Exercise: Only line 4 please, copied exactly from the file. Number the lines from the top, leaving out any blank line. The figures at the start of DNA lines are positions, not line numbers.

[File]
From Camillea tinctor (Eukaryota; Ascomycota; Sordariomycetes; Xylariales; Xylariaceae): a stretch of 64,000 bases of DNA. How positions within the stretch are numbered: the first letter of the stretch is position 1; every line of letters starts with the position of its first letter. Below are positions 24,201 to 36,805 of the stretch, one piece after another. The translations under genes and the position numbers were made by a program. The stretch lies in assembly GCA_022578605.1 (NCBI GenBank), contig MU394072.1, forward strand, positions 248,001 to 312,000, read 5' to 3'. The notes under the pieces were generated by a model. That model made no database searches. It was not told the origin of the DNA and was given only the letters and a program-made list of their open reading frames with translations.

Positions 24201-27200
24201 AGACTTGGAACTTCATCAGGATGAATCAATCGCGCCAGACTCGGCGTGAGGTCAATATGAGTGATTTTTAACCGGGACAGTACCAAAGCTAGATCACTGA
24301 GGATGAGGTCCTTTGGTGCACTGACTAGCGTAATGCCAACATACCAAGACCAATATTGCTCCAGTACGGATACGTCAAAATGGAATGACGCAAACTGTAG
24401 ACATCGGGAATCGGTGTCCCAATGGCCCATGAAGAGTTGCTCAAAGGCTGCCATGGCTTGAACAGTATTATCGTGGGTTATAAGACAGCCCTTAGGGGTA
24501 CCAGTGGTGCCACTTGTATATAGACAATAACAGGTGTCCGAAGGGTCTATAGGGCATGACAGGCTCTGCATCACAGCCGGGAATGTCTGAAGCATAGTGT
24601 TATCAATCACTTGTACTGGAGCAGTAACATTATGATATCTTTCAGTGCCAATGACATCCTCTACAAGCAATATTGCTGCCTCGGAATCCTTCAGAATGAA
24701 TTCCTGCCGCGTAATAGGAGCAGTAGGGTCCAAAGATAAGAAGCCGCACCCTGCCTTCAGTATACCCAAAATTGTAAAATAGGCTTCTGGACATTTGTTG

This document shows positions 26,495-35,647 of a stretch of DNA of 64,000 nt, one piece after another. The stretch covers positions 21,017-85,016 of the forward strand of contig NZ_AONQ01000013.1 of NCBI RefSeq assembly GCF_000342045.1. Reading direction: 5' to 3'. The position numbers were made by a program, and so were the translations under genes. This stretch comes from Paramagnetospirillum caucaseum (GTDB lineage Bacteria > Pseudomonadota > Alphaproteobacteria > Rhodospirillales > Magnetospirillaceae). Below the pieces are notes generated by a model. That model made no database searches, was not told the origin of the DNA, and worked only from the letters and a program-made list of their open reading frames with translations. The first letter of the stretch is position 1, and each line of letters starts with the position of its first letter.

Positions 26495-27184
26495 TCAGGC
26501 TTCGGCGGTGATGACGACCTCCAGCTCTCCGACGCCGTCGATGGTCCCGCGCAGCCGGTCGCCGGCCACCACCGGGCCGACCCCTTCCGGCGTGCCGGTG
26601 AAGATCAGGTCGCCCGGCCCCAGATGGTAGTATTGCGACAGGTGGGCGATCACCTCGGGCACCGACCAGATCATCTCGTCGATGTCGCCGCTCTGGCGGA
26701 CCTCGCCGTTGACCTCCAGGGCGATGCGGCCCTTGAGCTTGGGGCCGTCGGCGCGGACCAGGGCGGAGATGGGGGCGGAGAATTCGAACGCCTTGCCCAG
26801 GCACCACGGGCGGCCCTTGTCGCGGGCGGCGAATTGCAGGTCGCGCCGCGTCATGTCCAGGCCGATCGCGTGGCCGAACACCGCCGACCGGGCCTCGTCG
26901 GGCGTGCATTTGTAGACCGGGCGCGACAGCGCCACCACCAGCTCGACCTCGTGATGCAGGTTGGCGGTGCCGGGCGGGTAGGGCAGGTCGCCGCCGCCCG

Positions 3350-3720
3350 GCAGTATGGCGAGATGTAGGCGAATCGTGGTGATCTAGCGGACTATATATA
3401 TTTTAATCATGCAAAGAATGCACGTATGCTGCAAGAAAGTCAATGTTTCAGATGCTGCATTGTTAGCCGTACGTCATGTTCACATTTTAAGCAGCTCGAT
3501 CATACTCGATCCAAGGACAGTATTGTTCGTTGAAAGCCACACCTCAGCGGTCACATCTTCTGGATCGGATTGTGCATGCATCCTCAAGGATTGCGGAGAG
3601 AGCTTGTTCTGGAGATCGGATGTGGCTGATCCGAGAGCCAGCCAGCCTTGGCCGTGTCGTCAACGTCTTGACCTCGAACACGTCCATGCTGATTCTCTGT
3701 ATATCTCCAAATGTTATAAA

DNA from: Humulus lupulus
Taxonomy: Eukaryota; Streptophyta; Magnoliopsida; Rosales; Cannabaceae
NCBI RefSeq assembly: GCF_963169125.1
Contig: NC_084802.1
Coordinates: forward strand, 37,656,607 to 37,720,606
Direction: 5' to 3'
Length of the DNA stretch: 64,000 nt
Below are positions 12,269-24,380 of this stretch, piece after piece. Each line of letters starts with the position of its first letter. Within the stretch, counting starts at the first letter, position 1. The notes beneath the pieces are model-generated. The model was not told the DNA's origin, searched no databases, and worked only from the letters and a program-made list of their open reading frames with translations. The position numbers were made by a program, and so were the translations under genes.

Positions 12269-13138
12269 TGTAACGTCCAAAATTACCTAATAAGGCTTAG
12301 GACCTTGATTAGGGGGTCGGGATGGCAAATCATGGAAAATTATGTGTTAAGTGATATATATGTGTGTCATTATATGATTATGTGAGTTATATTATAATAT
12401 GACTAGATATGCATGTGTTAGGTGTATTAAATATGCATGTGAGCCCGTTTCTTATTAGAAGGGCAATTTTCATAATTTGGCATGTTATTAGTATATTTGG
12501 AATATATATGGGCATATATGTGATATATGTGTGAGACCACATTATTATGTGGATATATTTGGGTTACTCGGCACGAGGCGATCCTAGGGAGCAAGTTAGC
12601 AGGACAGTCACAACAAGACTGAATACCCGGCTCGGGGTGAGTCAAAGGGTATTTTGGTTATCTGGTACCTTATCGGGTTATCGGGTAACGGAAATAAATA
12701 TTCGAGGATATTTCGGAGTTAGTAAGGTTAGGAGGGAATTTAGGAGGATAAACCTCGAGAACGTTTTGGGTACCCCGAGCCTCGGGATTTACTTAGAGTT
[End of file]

24301 GGATGAGGTCCTTTGGTGCACTGACTAGCGTAATGCCAACATACCAAGACCAATATTGCTCCAGTACGGATACGTCAAAATGGAATGACGCAAACTGTAG